The manna in the desert was a miraculous bread from heaven. It appeared in the same quantity, about one litre, never lasted for more than one day, was provided for forty years and stopped the day after the Israelites reached the Promised Land. Some of the manna was preserved in the Temple as being holy, from God. The Jews came to believe that this bread existed in heaven before the world began, and it would return to earth again one day at the new Exodus with the Messiah.

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Bread of the Presence

The holy bread in the Temple – the Bread of the Presence – was in the form of twelve cakes for the twelve tribes of Israel; with the wine offering it was the sign of God’s Presence, his Holy Face, an everlasting Covenant, offered by the High Priest and eaten by priests in Jerusalem. At the Last Supper there were twelve apostles, there was the Bread and Wine of Jesus’ presence, offered by Jesus himself in a new Covenant and eaten by the Apostles (now priests).

The Last Supper was not just a new Passover, or new Manna; it was also the institution of the new Bread and Wine of the Presence i.e. Jesus. Like the priests in the Temple before him, Jesus was saying, ‘Behold God’s love for you’. A mandatory part of the Jewish Passover was the four cups of wine. The first cup was blessed before the food was brought in. The second was drunk after the father’s telling of the Exodus story. After the meal started the third cup was blessed and drunk, and the concluding rites were the singing of the Psalms and the drinking of the fourth cup. It was forbidden to drink any wine between the third and fourth cup.

Luke 22: 14 – 20 mentions only two cups. The first of these was drunk by the Apostles and Jesus said, ‘…I shall not drink of the fruit of the vine until the kingdom of God comes.’ The second cup mentioned came after supper, so it was the traditional third cup. This was the moment when Jesus said, ‘This cup which is poured out for you is the new Covenant in my blood.’ The psalm was sung and they all went out to Gethsemane. There is no mention here of the fourth cup, and yet the Passover was not complete without it.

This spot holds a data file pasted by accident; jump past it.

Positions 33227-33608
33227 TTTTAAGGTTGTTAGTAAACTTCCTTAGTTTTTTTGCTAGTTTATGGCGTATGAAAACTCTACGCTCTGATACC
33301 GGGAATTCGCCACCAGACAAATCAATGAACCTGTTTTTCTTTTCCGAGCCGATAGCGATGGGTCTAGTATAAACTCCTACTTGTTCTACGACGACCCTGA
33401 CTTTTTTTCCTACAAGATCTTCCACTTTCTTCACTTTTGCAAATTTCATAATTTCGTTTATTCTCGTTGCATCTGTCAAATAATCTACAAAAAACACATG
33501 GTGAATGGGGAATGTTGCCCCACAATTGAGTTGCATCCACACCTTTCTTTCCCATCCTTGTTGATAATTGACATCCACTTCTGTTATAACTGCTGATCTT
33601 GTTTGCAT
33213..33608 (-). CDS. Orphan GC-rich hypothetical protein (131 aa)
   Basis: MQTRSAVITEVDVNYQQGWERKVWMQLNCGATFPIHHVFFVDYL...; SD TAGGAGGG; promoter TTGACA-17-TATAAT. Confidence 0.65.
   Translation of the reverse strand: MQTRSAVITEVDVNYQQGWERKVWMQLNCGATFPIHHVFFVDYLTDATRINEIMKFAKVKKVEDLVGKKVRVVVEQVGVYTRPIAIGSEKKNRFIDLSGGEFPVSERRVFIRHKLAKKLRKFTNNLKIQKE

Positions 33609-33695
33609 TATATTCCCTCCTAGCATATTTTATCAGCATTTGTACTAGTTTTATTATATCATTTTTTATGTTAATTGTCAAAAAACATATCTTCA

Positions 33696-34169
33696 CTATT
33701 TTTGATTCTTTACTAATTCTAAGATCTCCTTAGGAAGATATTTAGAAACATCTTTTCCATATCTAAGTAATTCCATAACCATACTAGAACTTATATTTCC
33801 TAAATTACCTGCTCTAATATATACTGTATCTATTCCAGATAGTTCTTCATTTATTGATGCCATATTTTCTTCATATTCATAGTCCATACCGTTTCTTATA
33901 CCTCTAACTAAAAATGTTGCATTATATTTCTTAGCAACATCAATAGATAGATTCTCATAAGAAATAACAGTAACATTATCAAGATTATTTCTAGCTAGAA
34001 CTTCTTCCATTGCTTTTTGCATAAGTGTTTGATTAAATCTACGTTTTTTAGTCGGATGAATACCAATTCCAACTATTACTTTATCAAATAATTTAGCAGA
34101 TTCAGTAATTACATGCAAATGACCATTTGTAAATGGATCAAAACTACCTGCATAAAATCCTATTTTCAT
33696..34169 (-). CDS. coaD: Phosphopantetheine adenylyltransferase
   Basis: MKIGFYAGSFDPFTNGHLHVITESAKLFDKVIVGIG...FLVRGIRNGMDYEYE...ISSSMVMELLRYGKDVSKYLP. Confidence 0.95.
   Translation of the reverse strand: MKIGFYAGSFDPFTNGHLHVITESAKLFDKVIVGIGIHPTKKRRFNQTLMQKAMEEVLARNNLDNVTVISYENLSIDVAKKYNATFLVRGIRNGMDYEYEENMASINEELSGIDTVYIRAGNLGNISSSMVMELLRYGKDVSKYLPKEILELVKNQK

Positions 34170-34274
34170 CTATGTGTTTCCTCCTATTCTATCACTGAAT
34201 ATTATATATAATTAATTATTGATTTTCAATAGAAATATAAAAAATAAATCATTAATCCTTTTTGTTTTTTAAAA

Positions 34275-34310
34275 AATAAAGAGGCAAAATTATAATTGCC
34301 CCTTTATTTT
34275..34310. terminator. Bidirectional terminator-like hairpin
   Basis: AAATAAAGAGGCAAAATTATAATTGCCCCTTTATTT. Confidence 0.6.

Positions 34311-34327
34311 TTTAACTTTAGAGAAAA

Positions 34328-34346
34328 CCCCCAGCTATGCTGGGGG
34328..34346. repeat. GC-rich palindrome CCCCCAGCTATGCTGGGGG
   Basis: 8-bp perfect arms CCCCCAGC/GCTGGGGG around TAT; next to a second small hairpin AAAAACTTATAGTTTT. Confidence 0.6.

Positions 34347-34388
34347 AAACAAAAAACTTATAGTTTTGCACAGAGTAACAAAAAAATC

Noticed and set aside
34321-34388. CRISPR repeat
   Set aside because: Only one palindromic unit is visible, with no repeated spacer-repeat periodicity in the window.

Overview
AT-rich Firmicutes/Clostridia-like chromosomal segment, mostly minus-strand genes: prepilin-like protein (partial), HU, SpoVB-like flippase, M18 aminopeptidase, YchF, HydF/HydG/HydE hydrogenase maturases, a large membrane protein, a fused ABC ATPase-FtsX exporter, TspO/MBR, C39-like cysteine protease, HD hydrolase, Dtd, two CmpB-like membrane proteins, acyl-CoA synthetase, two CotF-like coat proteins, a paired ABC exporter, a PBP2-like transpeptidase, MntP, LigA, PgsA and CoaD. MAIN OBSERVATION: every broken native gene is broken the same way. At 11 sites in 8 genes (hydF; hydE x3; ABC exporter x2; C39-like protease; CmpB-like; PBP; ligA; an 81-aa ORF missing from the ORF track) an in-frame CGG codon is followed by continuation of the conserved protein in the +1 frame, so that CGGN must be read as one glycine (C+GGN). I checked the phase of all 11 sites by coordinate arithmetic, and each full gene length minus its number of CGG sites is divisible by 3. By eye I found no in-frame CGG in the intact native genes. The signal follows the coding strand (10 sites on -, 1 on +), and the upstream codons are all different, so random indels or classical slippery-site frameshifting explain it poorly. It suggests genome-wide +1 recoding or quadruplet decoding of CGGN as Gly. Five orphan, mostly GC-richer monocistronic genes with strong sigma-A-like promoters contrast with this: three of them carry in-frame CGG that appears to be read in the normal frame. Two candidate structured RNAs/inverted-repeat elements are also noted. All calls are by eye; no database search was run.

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A soldier offers Jesus wine with myrrh.

Imagine the bewilderment of the apostles. In the Garden of Gethsemane Jesus prayed three times about the cup he must drink. This must be the fourth cup. On the cross Jesus was offered wine and myrrh, a traditional act of mercy to dull the pain of crucifixion, but Jesus refused it. Later he cried out, ‘I thirst’, thus asking for a drink, and was offered vinegar (sour wine) which he accepted. He then said, ‘It is finished’. This was the fourth cup, taken at the very moment of death.

By vowing not to drink the last cup at the Last Supper, Jesus extended his last Passover meal to include his own death, so uniting the Last Supper to his death on the cross. No Passover meal was complete without the eating of the lamb; now Jesus’ disciples might understand his insistence (John 6:35 – 58) that in order to have life we must eat his flesh and drink his blood. This is the Body and Blood of the resurrected Jesus, holy indeed and the source of everlasting life.

O Sacrament most holy, O Sacrament Divine, all praise and all thanksgiving be every moment thine.

Jesus and the Jewish Roots of the Eucharist by Brandt Pitre. Doubleday.  ISBN 978-0-385-53184-9

 

The MASS: How could I possibly have been so dumb?

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I had a life changing conversation last night with a seminarian friend of mine. It was about the Mass. It went like this… (I’m in red, he’s in blue.)

Hey! I have just started my first parents newsletter on the Mass. I’m talking about the Last Supper and how that was the first Mass. What would be the one line you would want to get across?